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3 ways you might be sabotaging your message
The other day while listening to a community radio station, I heard an interview with a local personality who was sharing about a trying experience that she went through and how she was taking to youth groups about overcoming obstacles. While the sentiments were admirable, I couldn’t help but notice how the way she spoke was in the way of her message; her awnsers all sounded pretty much like: “Well, you know, it was, like, just really hard to overcome those challenges, but, you know, I just had to, like, overcome and find, like, what was important to me.”
These forms of speech have infiltrated our vocabulary and are highly contagious! On a deeper level they reveal that we might not stand 100% behind what we are saying, that we feel a need to put a buffer in the middle of what we are saying in case other people don’t agree with us. As a yoga teacher or health professional, you will be asked to talk about what you do, sometimes publicly, sometimes in small interaction with clients and students. Here are some verbal pitfalls to look for:
1-Like: When used correctly the world “like” denotes a comparison between two things. However today it is often used as a filler word in sentences. Feel the difference between a teacher who says “I teach, like, 5 classes a week” and another who says “I teach 5 classes a week”. The second teacher expresses herself clearly and appears more confident, more knowledgeable, more decisive and mature.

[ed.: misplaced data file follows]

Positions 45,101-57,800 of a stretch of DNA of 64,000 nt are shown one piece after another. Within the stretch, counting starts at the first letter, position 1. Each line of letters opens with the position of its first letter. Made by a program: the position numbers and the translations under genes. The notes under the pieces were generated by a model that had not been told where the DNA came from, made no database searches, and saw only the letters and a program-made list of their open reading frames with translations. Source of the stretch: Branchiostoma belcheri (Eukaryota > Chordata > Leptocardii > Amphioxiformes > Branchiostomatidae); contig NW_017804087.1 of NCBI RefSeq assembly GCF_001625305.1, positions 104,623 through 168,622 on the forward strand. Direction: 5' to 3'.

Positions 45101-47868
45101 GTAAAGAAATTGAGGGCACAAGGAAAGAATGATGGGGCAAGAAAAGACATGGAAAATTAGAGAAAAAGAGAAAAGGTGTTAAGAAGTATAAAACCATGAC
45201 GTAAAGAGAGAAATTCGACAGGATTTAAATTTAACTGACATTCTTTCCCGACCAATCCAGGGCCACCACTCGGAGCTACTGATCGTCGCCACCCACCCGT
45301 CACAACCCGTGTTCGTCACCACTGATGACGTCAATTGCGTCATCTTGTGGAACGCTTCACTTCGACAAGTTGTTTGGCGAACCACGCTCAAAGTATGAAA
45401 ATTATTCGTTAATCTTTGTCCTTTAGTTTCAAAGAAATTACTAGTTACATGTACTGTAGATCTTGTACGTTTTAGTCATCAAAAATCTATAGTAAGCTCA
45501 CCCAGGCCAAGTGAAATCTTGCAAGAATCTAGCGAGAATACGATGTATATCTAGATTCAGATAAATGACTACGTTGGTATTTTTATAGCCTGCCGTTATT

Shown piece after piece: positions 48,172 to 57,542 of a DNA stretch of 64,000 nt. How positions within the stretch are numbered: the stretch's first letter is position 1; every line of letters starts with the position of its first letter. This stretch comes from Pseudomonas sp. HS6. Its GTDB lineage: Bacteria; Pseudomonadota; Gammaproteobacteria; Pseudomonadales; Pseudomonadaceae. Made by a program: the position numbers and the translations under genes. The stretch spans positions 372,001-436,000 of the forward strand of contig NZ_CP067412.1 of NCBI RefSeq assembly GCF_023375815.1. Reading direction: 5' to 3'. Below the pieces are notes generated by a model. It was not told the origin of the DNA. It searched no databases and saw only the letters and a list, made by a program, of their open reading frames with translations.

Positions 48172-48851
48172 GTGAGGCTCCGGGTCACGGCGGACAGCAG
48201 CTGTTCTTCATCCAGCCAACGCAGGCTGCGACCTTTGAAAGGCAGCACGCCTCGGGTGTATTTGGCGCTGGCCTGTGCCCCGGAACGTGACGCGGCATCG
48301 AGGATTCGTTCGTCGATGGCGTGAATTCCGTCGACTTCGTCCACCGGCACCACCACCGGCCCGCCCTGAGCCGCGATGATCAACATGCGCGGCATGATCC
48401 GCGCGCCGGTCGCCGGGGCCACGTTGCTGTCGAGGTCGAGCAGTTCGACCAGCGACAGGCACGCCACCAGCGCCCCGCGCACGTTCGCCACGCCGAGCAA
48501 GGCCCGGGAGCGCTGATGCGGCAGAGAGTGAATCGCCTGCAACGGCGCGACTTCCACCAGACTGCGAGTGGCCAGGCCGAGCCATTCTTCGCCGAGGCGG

What to do about it: Take more pauses. We use “like” as a vocalized pause to fill places where we should pause. So, each time you anticipate saying “like,” pause instead. Surprisingly pausing will also make you sound more authoritative.
2-You know: We say “you know” when we are looking for approval. Everyone needs approval, but if you are ending each sentence with “you know?” it gives the impression that you are not certain of what you are saying. If you are fishing for a nod or a sign of agreement, you probably feel insecure about your message. Is this how you want to come across?
What to do about it: Ask more real questions. If you are not sure how you message is received, ask a question after a few sentences: “What do you think about it?” or “What about you?” Very few people directly ask others about their opinions, and people truly appreciate it. You might discover things you wouldn’t expect, see a new point of view on what you are sharing that you wouldn’t have stumbled upon had you tried to “sell” your points. And people will remember you.
3-Just “I just wanted to talk to you” This often flies under the radar, but it’s a very common error. We use the world “just” to diminish what we’re saying, make it seem less significant. Imagine a child saying “it’s just that, I just wanted to..”. We do the same thing. What we say is that what we’re saying is not that important.
What to do about it: Observe it. There is no magic fix, but if you watch how often you use the word just (other than its correct meaning), you’ll get a feel for moments where you try to appear smaller than you are. Shine a light on those moments and soon enough the urge to reduce yourself in your speech will diminish and you will be more aware of the way you express yourself.
Have you ever experimented with the way you talk about your practice, your business? What have you found?